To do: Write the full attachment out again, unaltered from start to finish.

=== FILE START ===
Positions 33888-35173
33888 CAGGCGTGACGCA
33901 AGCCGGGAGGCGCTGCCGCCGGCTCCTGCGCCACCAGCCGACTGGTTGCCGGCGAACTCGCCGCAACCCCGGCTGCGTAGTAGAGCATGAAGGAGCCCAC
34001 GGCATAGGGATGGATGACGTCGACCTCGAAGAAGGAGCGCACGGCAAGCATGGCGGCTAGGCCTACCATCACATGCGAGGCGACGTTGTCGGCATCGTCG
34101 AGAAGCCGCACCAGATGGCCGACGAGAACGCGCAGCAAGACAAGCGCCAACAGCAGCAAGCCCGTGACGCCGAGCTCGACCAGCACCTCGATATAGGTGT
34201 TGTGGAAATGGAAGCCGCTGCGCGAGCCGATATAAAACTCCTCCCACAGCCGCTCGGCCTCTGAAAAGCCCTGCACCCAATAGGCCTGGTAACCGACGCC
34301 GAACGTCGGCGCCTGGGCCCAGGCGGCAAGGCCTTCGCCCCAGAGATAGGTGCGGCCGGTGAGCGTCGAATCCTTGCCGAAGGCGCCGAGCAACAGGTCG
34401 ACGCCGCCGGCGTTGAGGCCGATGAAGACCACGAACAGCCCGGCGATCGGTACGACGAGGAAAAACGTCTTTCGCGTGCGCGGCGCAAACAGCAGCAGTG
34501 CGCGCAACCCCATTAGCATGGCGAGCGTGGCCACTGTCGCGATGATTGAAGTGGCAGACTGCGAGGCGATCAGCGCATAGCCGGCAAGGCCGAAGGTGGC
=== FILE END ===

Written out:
Positions 33888-35173
33888 CAGGCGTGACGCA
33901 AGCCGGGAGGCGCTGCCGCCGGCTCCTGCGCCACCAGCCGACTGGTTGCCGGCGAACTCGCCGCAACCCCGGCTGCGTAGTAGAGCATGAAGGAGCCCAC
34001 GGCATAGGGATGGATGACGTCGACCTCGAAGAAGGAGCGCACGGCAAGCATGGCGGCTAGGCCTACCATCACATGCGAGGCGACGTTGTCGGCATCGTCG
34101 AGAAGCCGCACCAGATGGCCGACGAGAACGCGCAGCAAGACAAGCGCCAACAGCAGCAAGCCCGTGACGCCGAGCTCGACCAGCACCTCGATATAGGTGT
34201 TGTGGAAATGGAAGCCGCTGCGCGAGCCGATATAAAACTCCTCCCACAGCCGCTCGGCCTCTGAAAAGCCCTGCACCCAATAGGCCTGGTAACCGACGCC
34301 GAACGTCGGCGCCTGGGCCCAGGCGGCAAGGCCTTCGCCCCAGAGATAGGTGCGGCCGGTGAGCGTCGAATCCTTGCCGAAGGCGCCGAGCAACAGGTCG
34401 ACGCCGCCGGCGTTGAGGCCGATGAAGACCACGAACAGCCCGGCGATCGGTACGACGAGGAAAAACGTCTTTCGCGTGCGCGGCGCAAACAGCAGCAGTG
34501 CGCGCAACCCCATTAGCATGGCGAGCGTGGCCACTGTCGCGATGATTGAAGTGGCAGACTGCGAGGCGATCAGCGCATAGCCGGCAAGGCCGAAGGTGGC